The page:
Unfair dismissal; inherent requirements of the job

For the dismissal of an employee to be upheld as relevantly fair, the tests used by the Fair Work Commission are firstly whether there was a valid reason for the dismissal based upon the conduct or capacity of the employee, secondly whether a dismissal wold I any event be unreasonable in all the circumstances notwithstanding that there is a valid reason and thirdly whether the procedure used to get to that point was reasonable in all the circumstances.

Quite commonly the Commission deals with dismissals which are effected by an employer due to the employee being unable to meet the inherent (ie fundamental) requirements of a job due to capacity; in other words whether the employee is physically and mentally up to the job. Where it is the former, the question will often arise from medical scrutiny and in that case there is often a contest of views between the view of the medical practitioners used by the employer and those used by the employee in an unfair dismissal case.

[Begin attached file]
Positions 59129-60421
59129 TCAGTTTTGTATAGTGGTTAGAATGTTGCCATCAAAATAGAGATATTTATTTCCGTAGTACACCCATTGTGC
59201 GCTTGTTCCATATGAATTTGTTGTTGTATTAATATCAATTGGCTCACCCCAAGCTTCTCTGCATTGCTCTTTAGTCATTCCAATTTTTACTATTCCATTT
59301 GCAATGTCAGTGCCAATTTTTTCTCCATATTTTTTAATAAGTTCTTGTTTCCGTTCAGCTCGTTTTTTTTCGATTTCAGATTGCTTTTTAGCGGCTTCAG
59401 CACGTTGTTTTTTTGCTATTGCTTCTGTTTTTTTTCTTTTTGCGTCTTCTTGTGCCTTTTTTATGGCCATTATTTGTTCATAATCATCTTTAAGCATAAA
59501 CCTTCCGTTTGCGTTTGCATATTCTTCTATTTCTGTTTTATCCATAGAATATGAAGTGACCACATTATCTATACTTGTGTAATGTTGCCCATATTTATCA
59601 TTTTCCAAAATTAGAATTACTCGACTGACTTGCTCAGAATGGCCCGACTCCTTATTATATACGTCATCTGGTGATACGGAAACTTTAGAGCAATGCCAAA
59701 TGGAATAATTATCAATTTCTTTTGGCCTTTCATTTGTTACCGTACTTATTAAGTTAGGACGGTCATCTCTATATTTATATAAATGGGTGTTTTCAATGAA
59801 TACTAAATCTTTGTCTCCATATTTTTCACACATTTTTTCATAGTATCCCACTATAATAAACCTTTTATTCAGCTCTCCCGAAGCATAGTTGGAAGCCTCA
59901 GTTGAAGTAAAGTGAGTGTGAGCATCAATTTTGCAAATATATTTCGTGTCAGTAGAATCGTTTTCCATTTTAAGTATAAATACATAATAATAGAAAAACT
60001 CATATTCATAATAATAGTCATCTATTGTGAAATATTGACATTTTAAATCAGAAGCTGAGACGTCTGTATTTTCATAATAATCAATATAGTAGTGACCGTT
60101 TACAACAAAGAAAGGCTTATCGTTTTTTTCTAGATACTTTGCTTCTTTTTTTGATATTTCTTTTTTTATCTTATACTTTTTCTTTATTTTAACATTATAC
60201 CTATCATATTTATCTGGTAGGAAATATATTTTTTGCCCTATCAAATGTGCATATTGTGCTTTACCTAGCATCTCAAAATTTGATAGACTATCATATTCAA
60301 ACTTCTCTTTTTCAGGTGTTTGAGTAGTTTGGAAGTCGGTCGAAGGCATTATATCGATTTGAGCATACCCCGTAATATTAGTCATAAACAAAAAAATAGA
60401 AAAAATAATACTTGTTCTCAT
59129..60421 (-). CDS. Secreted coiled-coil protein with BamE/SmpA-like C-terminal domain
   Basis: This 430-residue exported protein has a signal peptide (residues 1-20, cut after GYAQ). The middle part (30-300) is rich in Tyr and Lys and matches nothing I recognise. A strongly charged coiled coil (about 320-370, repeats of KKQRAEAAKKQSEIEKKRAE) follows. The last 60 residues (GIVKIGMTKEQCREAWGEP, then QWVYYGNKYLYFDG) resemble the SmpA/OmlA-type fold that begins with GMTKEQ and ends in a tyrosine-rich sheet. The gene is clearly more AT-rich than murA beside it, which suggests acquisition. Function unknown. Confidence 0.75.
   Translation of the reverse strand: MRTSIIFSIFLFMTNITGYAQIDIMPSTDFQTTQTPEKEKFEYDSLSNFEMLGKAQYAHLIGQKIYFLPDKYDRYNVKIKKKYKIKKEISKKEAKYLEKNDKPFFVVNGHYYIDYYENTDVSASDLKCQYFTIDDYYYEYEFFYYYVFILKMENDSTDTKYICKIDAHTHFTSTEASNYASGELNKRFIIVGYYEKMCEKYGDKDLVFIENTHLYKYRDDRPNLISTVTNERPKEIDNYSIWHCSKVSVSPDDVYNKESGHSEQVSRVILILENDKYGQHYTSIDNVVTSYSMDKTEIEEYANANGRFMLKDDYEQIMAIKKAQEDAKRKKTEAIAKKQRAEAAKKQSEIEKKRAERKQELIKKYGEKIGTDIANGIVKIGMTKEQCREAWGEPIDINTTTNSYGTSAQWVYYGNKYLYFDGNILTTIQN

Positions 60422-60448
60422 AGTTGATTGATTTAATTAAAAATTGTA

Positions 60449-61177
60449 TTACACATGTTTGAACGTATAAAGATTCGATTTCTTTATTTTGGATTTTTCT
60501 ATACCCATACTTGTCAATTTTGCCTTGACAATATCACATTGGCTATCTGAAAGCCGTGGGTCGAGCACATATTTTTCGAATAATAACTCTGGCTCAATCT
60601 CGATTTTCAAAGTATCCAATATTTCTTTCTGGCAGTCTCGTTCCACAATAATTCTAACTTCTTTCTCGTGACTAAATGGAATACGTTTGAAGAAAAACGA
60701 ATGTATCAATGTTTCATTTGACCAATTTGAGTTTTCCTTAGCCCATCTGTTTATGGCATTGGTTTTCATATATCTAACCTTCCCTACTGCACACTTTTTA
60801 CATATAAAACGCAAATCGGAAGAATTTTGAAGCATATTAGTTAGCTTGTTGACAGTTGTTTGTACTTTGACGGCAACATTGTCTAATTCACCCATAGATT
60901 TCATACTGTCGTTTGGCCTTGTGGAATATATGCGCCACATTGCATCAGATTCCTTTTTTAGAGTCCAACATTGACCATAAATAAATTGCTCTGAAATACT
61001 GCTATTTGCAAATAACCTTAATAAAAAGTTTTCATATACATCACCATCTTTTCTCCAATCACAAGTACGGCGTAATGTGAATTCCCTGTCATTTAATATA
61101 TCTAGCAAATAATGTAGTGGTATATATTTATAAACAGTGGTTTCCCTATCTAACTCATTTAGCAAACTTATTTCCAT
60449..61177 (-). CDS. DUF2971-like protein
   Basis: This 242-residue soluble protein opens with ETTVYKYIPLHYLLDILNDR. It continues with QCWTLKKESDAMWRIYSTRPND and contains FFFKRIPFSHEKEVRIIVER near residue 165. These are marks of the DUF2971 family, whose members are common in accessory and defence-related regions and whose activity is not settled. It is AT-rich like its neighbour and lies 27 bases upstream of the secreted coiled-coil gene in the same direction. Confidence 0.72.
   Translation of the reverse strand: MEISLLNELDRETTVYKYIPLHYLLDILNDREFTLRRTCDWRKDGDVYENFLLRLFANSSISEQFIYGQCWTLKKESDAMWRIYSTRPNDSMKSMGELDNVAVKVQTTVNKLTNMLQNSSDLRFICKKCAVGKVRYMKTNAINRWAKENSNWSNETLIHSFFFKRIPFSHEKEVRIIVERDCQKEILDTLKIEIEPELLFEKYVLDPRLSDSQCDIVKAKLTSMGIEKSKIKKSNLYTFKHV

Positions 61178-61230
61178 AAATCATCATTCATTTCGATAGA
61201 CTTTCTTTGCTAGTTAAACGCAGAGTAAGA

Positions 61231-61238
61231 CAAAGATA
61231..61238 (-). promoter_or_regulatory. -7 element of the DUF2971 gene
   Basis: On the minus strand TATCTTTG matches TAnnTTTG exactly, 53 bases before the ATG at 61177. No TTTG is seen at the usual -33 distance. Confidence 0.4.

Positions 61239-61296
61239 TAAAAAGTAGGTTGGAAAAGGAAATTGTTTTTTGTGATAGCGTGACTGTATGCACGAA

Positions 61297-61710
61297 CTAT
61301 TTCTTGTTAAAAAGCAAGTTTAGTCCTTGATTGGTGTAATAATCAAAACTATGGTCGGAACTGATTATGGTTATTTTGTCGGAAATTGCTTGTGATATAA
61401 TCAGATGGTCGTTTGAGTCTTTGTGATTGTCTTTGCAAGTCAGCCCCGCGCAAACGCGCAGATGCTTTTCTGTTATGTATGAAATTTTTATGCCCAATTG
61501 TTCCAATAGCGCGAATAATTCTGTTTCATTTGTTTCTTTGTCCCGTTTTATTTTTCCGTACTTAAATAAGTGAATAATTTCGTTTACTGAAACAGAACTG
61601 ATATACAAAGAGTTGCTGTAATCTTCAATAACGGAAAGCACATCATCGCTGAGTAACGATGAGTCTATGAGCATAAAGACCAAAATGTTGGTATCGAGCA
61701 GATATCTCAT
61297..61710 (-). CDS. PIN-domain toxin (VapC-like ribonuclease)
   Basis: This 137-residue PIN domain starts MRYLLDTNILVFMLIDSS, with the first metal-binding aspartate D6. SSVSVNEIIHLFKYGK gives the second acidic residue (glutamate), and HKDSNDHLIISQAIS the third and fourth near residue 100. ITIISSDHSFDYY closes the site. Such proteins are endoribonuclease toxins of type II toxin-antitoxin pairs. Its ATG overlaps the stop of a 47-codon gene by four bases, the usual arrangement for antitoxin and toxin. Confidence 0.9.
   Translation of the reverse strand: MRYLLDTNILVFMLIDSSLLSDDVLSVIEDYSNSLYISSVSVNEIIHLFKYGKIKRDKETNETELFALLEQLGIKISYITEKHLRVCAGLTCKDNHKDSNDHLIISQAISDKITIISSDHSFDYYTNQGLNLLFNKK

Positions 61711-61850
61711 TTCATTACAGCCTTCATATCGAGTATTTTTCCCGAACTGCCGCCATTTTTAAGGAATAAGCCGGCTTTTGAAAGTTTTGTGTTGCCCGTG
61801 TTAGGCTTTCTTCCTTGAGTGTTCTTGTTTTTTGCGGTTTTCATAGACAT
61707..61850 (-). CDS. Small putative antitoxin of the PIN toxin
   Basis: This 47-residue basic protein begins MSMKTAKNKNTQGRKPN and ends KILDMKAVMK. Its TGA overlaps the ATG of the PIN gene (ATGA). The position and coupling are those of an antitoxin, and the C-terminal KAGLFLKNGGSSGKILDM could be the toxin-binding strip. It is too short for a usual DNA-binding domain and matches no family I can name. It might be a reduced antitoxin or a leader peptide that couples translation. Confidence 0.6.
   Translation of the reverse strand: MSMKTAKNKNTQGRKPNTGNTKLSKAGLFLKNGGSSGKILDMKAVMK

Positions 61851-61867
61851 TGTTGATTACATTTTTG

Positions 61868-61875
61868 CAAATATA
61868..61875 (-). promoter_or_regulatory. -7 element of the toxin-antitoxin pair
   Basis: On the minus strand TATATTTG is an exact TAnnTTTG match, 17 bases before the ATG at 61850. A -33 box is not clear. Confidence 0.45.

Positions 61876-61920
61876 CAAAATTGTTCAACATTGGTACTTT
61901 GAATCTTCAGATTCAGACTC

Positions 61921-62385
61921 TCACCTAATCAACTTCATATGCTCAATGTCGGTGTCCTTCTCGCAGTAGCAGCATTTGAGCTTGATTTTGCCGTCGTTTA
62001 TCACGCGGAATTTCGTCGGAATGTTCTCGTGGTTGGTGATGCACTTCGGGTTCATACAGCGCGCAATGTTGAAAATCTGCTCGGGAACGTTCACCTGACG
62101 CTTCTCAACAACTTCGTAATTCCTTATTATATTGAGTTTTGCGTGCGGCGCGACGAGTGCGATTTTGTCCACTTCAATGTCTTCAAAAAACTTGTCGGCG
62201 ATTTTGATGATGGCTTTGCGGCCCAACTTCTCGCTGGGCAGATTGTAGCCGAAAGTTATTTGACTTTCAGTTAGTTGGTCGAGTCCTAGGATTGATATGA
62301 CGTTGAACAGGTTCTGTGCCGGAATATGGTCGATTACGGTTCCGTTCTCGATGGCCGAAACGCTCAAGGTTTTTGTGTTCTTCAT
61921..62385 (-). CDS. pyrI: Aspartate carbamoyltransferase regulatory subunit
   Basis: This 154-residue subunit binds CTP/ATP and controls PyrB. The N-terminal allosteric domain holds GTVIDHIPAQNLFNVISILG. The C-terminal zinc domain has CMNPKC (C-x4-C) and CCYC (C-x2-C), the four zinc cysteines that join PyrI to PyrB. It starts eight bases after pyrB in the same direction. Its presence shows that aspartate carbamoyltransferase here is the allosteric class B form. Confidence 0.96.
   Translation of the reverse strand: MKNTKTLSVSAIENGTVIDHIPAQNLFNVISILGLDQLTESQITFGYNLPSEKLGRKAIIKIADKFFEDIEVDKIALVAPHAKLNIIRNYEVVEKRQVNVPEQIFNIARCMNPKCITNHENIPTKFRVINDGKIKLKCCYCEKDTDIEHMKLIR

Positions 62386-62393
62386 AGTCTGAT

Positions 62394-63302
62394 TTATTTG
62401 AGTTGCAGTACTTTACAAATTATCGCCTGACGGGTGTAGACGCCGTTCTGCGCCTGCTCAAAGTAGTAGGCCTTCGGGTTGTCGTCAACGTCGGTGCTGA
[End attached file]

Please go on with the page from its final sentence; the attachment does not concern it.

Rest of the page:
Alas too, fair work practitioners in this field are well aware that some doctors can be counted upon to deliver a view favourable to one case or the other. It should not be so, but it is. I learned this uncomfortable truth as a young lawyer when I was involved in workers compensation litigation. It was a matter of notoriety amongst the legal profession as to who to consult when acting for an employer and who to use when representing an injured employee.

But back to the matter at hand.

In this context, until recently, there were conflicting decisions and cases in the Fair Work Commission to the effect that on the one hand it was no responsibility of an employer to work out which of conflicting medical views to accept and on the other that where the matter was in dispute in an unfair dismissal case, it was for the Commission to sort out where the truth lay.


Fortunately in CSL Limited T/A CSL Behring v Chris Papaioannou (2018) FWCFB 1005a Full Bench of the Commission held that the proper approach to be taken is the one known as the Jetstar case namely that the task of the Commission is to make a finding as to whether the employee suffered from the alleged incapacity to meet the inherent requirements of the job and that in any conflict between the medical profession abut that issue, the Commission needed to sort out who is right and who not to prefer, and that there is no basis to leave the resolution of any such conflict  the employer. In other words, the Commission will form its own view and the employer will not receive the benefit of the doubt if it opts for the opinion most closely aligned to its inclinations.